The social construction of value: value theories and John Locke's framework of qualities
Value theory is central to economics. Whenever new economic theories appear on stage, their theory of value is different. I classify value theories along Locke's lines of primary and secondary qualities. When value is thought to inhere in objects, value is a primary quality. The marginalists perceive value as given to objects by autonomous individuals independent of their environment (much like monads) with given preferences. Value here is a secondary quality. Both are unsatisfactory; value is a social construct. The question arises why social value theory, which Clark and Anderson worked on around the turn of the nineteenth century, did not take root.
If you experience problems downloading a file, check if you have the proper application to view it first. In case of further problems read the IDEAS help page. Note that these files are not on the IDEAS site. Please be patient as the files may be large.
As the access to this document is restricted, you may want to look for a different version under "Related research" (further below) or search for a different version of it.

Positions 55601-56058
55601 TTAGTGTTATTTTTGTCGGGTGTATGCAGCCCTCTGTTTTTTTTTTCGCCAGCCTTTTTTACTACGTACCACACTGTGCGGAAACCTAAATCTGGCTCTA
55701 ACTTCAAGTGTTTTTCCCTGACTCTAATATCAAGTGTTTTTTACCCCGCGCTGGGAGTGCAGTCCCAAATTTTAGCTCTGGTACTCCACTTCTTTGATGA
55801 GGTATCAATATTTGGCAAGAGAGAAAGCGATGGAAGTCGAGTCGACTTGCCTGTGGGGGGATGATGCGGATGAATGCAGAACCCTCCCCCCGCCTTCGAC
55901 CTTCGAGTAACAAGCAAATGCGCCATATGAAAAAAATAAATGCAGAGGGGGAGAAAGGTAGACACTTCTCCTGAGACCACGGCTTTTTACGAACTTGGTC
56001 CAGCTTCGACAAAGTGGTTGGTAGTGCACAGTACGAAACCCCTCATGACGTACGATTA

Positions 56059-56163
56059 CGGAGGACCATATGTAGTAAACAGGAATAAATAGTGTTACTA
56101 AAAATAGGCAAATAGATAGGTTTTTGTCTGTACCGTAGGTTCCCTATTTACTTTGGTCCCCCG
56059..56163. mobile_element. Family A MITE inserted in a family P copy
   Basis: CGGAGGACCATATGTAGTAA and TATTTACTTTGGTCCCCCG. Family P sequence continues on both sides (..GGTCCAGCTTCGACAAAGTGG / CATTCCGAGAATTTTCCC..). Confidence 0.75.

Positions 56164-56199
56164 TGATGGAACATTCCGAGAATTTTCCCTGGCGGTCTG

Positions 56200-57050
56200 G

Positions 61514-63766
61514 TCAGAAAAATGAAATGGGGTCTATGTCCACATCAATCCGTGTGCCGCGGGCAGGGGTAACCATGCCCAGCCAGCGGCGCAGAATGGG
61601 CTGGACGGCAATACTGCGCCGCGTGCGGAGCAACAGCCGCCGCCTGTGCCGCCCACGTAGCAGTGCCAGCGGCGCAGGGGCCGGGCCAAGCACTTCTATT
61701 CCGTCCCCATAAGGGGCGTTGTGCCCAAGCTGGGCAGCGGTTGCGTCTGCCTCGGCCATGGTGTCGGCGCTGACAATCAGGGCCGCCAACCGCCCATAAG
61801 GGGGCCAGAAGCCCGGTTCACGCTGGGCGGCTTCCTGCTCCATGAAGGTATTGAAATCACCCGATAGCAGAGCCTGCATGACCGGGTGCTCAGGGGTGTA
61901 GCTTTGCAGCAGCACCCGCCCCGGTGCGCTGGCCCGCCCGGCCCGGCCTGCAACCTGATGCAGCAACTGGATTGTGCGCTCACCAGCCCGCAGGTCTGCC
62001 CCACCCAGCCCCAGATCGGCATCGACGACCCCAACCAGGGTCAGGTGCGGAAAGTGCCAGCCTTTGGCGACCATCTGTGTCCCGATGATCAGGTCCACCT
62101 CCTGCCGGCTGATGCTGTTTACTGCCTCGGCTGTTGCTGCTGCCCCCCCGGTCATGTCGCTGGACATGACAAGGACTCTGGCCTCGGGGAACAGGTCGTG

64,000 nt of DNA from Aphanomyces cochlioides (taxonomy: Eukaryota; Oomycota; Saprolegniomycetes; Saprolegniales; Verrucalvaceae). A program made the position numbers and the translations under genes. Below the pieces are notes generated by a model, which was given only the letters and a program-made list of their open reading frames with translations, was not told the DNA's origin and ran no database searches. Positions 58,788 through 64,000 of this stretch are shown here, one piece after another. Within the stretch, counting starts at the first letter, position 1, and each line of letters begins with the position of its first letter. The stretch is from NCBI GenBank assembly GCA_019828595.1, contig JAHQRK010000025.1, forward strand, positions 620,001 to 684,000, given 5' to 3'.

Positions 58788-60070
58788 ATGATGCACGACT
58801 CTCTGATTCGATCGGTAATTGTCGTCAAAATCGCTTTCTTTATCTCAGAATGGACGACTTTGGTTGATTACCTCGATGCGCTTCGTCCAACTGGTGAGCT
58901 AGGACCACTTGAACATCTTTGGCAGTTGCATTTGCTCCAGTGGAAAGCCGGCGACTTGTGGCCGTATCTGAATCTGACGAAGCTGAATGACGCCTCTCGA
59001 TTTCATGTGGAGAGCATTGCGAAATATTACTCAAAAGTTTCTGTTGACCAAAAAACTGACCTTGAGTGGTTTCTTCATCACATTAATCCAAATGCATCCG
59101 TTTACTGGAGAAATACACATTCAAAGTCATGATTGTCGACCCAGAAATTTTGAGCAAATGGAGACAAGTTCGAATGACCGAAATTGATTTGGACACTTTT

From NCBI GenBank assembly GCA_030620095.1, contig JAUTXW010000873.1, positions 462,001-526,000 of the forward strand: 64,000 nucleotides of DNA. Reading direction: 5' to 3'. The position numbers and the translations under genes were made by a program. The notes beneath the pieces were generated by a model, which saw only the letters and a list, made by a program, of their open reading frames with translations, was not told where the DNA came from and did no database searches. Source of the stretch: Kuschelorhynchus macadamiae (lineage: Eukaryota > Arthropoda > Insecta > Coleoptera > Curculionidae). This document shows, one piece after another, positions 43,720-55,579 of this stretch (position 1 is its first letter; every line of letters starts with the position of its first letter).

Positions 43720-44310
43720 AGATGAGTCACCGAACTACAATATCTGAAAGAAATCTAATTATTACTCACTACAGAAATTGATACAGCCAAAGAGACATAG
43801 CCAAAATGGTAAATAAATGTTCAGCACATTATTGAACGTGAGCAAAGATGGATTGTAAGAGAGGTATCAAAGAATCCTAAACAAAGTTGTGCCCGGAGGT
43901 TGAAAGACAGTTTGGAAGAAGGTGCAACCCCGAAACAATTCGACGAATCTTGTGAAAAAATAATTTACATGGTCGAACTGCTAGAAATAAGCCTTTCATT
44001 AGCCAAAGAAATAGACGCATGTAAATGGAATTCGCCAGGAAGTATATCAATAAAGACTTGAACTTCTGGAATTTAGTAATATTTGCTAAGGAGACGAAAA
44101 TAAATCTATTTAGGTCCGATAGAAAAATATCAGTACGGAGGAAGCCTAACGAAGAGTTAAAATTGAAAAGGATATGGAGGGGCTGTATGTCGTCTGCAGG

Volume (Year): 4 (1997)
Issue (Month): 3 ()
|Contact details of provider:|| Web page: http://www.tandfonline.com/REJH20|
|Order Information:||Web: http://www.tandfonline.com/pricing/journal/REJH20|
When requesting a correction, please mention this item's handle: RePEc:taf:eujhet:v:4:y:1997:i:3:p:400-416. See general information about how to correct material in RePEc.
For technical questions regarding this item, or to correct its authors, title, abstract, bibliographic or download information, contact: (Michael McNulty)
If references are entirely missing, you can add them using this form.